Auburn Alumnus Shares His Experience Working in the I.C.U during the Pandemic
“I think this three surges in an 18 month period is the highest stress load i’ve ever seen in nursing.”
That is what Dr. Terri Poe who has been a nurse for more than 35 years had to say about the COVID-19 pandemic.
With the steady increase in patients and a decrease in nursing staff at hospitals in Alabama it has been more challenging than ever for hospital staff especially the nurses.
“i think coming in as a new grad like a baby nurse I definitely did not expect to one take a job in an ICU and two take a job in an ICU that was handling such critically ill patients and so I would say that this has been a very emotionally draining 11 months”
Anderson Castillo is a recent auburn university grad who now works as a front line nurse at UAB’s Intensive Care Unit treating COVID patients every day.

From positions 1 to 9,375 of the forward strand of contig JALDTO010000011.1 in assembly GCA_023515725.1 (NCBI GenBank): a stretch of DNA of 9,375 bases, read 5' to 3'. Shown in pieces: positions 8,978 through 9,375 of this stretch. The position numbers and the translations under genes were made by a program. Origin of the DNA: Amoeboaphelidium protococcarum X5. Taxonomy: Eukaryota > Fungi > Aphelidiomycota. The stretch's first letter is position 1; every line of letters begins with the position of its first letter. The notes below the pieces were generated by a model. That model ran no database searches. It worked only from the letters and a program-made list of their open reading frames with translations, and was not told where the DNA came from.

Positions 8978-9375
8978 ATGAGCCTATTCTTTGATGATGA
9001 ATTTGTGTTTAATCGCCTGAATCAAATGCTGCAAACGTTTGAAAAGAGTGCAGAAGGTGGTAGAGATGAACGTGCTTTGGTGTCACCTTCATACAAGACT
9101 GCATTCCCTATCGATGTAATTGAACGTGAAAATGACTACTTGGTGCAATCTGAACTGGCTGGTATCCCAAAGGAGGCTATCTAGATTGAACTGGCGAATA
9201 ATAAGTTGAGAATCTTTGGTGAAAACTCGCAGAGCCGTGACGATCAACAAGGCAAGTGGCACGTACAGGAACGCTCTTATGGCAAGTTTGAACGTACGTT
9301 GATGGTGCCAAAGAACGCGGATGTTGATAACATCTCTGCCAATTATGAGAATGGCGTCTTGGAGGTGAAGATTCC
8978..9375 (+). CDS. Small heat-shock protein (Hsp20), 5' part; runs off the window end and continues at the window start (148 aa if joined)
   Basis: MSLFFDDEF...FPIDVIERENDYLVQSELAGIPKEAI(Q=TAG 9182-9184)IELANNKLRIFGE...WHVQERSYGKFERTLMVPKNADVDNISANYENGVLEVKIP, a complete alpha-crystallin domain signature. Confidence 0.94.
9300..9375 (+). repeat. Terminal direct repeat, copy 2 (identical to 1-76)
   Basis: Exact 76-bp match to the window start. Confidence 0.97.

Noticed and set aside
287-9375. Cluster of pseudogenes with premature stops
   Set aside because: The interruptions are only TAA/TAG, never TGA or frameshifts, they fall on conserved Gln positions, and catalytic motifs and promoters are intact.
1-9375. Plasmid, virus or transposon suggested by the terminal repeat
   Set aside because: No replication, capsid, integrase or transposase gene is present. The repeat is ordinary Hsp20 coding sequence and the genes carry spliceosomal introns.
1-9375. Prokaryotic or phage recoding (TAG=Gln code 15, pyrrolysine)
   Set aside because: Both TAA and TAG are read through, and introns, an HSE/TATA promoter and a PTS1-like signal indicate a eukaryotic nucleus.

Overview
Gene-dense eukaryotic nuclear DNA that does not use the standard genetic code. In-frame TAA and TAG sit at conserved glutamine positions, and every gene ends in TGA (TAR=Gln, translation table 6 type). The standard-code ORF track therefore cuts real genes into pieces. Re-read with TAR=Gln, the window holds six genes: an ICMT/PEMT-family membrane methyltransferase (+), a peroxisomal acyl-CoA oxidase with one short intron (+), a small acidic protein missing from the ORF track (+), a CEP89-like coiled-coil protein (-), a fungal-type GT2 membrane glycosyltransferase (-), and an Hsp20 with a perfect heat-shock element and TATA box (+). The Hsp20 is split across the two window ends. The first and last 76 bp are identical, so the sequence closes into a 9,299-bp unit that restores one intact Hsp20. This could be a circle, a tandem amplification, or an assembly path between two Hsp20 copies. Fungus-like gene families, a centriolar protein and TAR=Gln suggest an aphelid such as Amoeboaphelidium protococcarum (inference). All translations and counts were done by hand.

“I think that just seeing that all of us are trying our best to make sure this person gets like I said another shot at life or gets to go home with their family go be with their family members their wives, their husbands, daughters, sons anything like that or grandparents going back to their families like its been that’s been a huge part of keeping the drive going to kind of help us get these patients better.”
He discusses many challenges they have to face and says that the emotional toll of the job far out weighs the physical part of the job, caring for patients everyday that he knows might not make it to the next.
“Getting tossed right in and knowing that every decision your making can affect these patients in a life or death scenario that’s a lot of weight on a I would say like a young persons shoulders.”